Writing the West: Rich Wandschneider, Richard Etulain at Black Hat Books/Oct 12, 7:00 PM
by Anne Richardson
On Thursday Oct 12, at 7:00 PM, long time friend of Oregon Cartoon Institute, Rich Wandschneider, comes to Black Hat Books to discuss fiction vs non fiction, imagination vs memory, oral histories vs written ones, when it comes to understanding the West.
Rich Wandschneider is the director of the Alvin M. and Betty Josephy Library of Western History and Culture, located within the Josephy Center for Arts and Culture in Joseph, Oregon.
Rich will discuss Daniel J. Sharfstein’s new book “Thunder In The Mountains: Chief Joseph, O. O. Howard, and the Nez Perce War” with armchair Howard historian, Anne Richardson. Rich and Anne have been discussing the complexity of the Nez Perce War narrative, on and off, for nearly 20 years.
“Those who know little about General Howard, other than that he was a founder of Howard University, will be especially interested in following his story to the end.”—Henry Louis Gates, Harvard University
Howard, the enigma. In the past, historians handled the one armed general’s multiple identities by not acknowledging them. In Merrill Beal’s “I Will Fight No More Forever: Chief Joseph and the Nez Perce War”, we read about Howard’s years as head of the Freedman’s Bureau in a footnote. In Alvin B. Josephy’s “The Nez Perce Indians and the Opening of the Northwest”, we never read about them at all. We never learn why he was in the West.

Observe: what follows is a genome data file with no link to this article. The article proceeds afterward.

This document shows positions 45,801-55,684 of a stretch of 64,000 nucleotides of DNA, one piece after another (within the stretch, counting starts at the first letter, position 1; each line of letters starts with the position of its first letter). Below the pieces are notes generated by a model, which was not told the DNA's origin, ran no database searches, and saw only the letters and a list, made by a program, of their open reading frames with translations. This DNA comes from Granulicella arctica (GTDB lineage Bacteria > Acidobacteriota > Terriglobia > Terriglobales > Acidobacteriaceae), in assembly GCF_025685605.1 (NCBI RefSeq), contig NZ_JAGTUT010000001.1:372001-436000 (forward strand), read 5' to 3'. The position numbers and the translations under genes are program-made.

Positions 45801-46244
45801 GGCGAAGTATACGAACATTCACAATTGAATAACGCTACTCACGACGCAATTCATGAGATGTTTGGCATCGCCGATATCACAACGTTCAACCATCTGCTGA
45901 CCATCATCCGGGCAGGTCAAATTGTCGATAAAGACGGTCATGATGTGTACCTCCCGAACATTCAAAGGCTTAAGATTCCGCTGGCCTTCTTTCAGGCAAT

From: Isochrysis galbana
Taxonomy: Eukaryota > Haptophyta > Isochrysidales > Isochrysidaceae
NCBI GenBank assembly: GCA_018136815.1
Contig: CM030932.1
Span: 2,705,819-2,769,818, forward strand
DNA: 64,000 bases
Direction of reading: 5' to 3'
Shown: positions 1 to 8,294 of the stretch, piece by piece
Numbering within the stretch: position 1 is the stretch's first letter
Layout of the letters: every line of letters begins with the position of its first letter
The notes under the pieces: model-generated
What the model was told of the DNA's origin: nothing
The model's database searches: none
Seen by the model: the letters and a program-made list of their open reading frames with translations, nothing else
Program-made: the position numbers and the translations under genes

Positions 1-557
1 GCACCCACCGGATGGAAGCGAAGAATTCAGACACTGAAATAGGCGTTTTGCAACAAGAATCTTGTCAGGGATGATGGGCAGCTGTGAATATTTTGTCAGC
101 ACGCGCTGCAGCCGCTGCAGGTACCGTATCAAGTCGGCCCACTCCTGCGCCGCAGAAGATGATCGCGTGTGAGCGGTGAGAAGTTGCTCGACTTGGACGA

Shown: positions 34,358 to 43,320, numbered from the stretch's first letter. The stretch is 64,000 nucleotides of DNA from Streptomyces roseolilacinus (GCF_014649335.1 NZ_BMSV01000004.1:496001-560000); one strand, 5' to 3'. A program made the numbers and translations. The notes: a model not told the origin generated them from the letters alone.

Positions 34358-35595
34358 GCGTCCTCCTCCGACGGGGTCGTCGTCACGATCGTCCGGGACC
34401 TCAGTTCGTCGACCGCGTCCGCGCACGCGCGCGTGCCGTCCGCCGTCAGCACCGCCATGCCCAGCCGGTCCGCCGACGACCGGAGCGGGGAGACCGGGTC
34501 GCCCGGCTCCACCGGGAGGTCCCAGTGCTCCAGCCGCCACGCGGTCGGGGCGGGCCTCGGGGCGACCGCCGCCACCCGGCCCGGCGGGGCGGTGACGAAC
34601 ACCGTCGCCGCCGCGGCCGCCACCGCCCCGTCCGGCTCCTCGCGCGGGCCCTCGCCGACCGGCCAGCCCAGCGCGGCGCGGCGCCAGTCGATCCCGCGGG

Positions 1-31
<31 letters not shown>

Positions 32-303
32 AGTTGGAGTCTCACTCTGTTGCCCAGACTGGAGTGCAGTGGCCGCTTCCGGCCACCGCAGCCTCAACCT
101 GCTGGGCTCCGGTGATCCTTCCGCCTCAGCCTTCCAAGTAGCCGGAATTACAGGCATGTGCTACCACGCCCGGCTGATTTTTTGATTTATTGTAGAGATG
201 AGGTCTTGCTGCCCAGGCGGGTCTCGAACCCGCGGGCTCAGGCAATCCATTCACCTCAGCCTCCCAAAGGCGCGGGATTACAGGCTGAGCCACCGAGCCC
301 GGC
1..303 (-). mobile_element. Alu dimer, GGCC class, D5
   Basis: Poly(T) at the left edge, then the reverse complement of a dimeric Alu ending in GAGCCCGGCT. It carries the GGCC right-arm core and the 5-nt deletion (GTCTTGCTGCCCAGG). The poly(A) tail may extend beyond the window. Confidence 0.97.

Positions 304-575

Howard went West as a man in exile. His idealistic activism at the Freedman’s Bureau had come with a cost: political enemies. Two congressional hearings (charges dismissed) left his career in ruins. He accepted re-assignment to the Department of the Columbia where he followed orders to force the Nez Perce off land he knew they owned. Sharfstein frames Howard’s and Joseph’s relationship, usually seen as one of mutual incomprehension, as a contest of political wills.
Howard’s back story complicates our understanding of the West. Where is the simple chessboard of cowboys vs Indians?
Joining us for the evening to help sort this out will be a longtime Oregon literary historian.
Richard W. Etulain is a prize-winning historian specializing in the history of the American West. He has been honored as president of both the Western Literature and Western History Associations. His most recent book is about Ernest Haycox, a Portland writer who grew up alongside a brand new art form: the Western.
Who writes the West? Rich Wandschneider, Richard Etulain, Anne Richardson, and Fred Nemo, the owner of Black Hat Books, will pool their thoughts on October 12, at 7:00 PM.
Thank you, Fred Nemo, for providing a home for this conversation.
Please join us!
What: Rich Wandschneider, Anne Richardson, Richard Etulain & Fred Nemo discuss fiction vs non fiction, imagination vs memory, oral histories vs written ones, when it comes to understanding the West.
Where: Black Hat Books, 2831 NE MLK Bvld
When: Oct 12, 7:00 PM
This evening with Rich Wandschneider and Richard Etulain is the first in a series of Writing The West conversations. The second event, in January 2018, will zero in on one specific book in Oregon literary history, C. E. S. Wood’s 1901 A Book Of Indian Tales, with guest speaker Tim Barnes.